He that like a Lacedemonian, or Romane, accounteth Infamy worse than death, would be loath to emprove his courage, or to employ his patience, in digestinge the pestilent bane of his life.
                     Gabriel Harvey, Foure Letters and certaine Sonnets

To quote Porky Pig, t-th-that’s all folks!

Now, shall I go work in the greenhouse or is it time to read???

 

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Cliche Sunday

Here we are again, on a lovely Sunday night. Once more I had a busy weekend. I guess that is just par for the course at this point. Hmmm, I didn’t do that one when I did the “Ps.” Guess I can’t get them all! I do seem to be adjusting to this hectic weekend pace, I guess we can get used to anything 🙂

So on to “S.”

safe as houses: to be completely safe and secure.  I have always wondered about this one. I mean, I do feel safe in a house during, say,  a thunderstorm; but still an odd saying overall. This particular phrase came from our friends in Britain, and from  a time period when safe was more commonly used to mean certainty rather than our current usage, with safe meaning security.  When picking a simile, one does tend to be over the top; so large and conspicuous houses were an easy fit.

No uncertainty here, guv’nor,” answered one of his captors. “You’re booked, safe as houses.
                                James Friswell, Out & About, 1860

one sandwich short of a picnic: an amusing way to indicate that someone is not all that smart. There are quite a few phrases that use ‘X is short of Y,’

with the meaning that someone is not clever. I rather like this one, however, it just sounds funny. It also comes from across the pond, with the first noted usage in 1987 in  BBC’s Lenny Henry Christmas Special.

scarper: to depart hurriedly. I have read this one before, where a character would scarper off, but I didn’t think it would be a cliché, as it was one word versus an actual phrase. I do seem to be picking ones for my own enjoyment today, as I also find the idea of anyone scarpering completely hilarious 🙂 The word comes from Italian word ‘scappare’, meaning to escape.

He must hook it before ‘day-light does appear’, and then scarper by the back door.
                                                         Swell’s Night Guide, 1846

season of mists and mellow fruits: a lovely, wordy way of saying autumn. Once more, this comes from Britain, in the 1820s. British poet John Keats used the phrase:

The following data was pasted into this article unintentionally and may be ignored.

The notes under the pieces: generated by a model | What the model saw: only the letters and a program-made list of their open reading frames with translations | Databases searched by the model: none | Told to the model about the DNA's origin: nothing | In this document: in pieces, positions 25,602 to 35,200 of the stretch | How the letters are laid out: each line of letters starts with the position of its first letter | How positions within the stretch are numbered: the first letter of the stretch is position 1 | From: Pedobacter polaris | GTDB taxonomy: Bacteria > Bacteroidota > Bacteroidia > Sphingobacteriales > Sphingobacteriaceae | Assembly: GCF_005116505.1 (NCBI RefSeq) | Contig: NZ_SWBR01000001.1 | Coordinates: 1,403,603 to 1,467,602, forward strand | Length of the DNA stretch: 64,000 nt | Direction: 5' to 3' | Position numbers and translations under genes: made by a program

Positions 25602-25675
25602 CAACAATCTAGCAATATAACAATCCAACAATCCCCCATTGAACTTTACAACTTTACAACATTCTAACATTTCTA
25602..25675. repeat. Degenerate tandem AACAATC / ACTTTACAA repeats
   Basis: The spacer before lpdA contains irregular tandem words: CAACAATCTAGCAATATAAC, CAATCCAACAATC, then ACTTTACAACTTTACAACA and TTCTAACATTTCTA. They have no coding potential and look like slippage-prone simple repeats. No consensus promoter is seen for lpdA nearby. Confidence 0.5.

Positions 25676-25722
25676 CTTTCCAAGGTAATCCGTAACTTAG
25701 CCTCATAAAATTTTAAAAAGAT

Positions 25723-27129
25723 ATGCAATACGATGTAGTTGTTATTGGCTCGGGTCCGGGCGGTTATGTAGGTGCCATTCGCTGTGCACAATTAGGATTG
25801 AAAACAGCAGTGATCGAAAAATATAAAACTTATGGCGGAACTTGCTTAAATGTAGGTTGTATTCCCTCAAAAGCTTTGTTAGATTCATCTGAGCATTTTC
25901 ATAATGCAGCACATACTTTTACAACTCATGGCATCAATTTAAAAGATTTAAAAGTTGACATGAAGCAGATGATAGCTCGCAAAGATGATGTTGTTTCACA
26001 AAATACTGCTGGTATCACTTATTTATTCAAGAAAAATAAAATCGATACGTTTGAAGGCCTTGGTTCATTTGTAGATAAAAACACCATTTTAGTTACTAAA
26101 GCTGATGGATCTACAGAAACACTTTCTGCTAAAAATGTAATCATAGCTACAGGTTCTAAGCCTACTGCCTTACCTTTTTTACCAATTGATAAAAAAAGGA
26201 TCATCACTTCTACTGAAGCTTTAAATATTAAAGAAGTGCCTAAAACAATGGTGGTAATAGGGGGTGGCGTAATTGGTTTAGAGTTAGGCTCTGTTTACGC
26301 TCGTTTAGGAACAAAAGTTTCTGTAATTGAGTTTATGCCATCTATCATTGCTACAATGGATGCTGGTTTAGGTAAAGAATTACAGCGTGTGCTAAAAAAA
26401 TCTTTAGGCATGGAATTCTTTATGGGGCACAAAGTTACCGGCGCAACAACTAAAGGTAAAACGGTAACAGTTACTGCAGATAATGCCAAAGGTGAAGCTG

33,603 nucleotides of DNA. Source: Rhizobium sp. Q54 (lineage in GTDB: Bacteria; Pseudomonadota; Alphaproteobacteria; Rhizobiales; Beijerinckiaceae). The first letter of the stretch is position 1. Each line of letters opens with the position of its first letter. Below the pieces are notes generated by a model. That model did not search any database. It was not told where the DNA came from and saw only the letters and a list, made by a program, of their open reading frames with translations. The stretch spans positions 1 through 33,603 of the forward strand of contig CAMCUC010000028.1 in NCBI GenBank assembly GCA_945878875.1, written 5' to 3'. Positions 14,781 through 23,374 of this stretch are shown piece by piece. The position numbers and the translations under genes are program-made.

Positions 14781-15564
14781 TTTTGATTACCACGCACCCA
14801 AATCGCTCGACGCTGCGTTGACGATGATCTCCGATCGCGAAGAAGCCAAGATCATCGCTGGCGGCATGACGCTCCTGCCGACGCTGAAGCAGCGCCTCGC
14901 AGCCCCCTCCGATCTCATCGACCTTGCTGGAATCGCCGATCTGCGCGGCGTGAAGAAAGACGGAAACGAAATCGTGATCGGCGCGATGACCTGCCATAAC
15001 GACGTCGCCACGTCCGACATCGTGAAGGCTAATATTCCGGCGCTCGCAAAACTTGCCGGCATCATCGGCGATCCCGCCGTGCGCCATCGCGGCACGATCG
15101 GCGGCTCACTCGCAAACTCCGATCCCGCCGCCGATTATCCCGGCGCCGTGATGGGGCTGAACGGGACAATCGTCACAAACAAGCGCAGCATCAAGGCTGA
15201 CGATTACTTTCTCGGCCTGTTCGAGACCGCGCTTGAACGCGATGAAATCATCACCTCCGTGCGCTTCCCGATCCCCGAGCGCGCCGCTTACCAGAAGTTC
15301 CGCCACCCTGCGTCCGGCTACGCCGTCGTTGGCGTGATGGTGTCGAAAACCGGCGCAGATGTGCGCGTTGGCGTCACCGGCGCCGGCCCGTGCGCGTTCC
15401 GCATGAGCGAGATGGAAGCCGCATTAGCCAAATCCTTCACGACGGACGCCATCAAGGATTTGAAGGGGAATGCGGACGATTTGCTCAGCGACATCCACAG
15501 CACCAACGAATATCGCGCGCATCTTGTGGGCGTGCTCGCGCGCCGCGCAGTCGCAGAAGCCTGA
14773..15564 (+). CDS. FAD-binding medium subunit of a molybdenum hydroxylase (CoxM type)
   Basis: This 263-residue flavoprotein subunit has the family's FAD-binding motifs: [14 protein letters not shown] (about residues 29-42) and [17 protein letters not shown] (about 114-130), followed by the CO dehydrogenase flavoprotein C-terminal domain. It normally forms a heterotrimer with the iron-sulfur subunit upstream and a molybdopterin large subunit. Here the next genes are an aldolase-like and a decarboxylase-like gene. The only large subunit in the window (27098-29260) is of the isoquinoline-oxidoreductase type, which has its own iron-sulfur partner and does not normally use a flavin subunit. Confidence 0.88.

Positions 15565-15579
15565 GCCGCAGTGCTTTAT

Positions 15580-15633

Season of mists and mellow fruitfulness,
Close bosom-friend of the maturing sun;
Conspiring with him how to load and bless
With fruit the vines that round the thatch-eves run;
To bend with apples the moss’d cottage-trees,
And fill all fruit with ripeness to the core;
To swell the gourd, and plump the hazel shells
With a sweet kernel; to set budding more,
And still more, later flowers for the bees,
Until they think warm days will never cease,
For Summer has o’er-brimm’d their clammy cells.
To Autumn, 1820

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Cliche Sunday

Well, I would like to skip today, but as I skipped last week, I guess I will be a good girl!

My husband and I built a small greenhouse out back by the vegetable garden. It came out good, but the instructions were not top-notch, and it took from 9:15 am to 5:30 pm today. I got nothing done besides that, and unfortunately, no napping either! Ah well. Pretty sure I complained last time I did clichés too; that means it must be spring and we are busy, busy, busy getting things done for the farm.

So on to the clichés of the day:R!

rank and file: ordinary people in the group rather than the leaders. This phrase originated in the military, from the soldiers who formed ranks when doing drills in front of the officers. It comes from as far back as the sixteenth century:

To learne to keepe his ranke and file orderly
Robert Barret, The theorike [sic] and practike of moderne warres, 1598

revenge is a dish best served cold: vengeance is most satisfying when done after the fact, when well planned out. Although this sounds like it might be Shakespearean, or an even older classic phrase, it comes from the 1800s. The first written example is an English translation of a French text, so the actual origin is up for grabs.

And then revenge is very good eaten cold, as the vulgar say.
Eugène Sue’s novel Memoirs of Matilda,  translated into English by D. G. Osbourne 1846

rise and shine: getting up and heading off to start  your day in  timely fashion.  And who hasn’t had a parent tell them that it was time to rise and shine? I know I heard it a lot as I rolled over  and tucked myself deeper in my blankets. The phrase itself comes from the Bible, although it is found in many other religious texts as well:

They [the Christian saints] shall so rise and shine, that the glory shall rise upon them
The Testimony of William Erbery, 1658

rock and roll: of course, we all know what rock and roll is. But when and how did the term come into being? The phrase was used in a  1930s movie, and had some other meanings as well before a dj named Alan Freed was came up with a radio show named “Moondog’s Rock n Roll Party in 1951.

 

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Cliche Sunday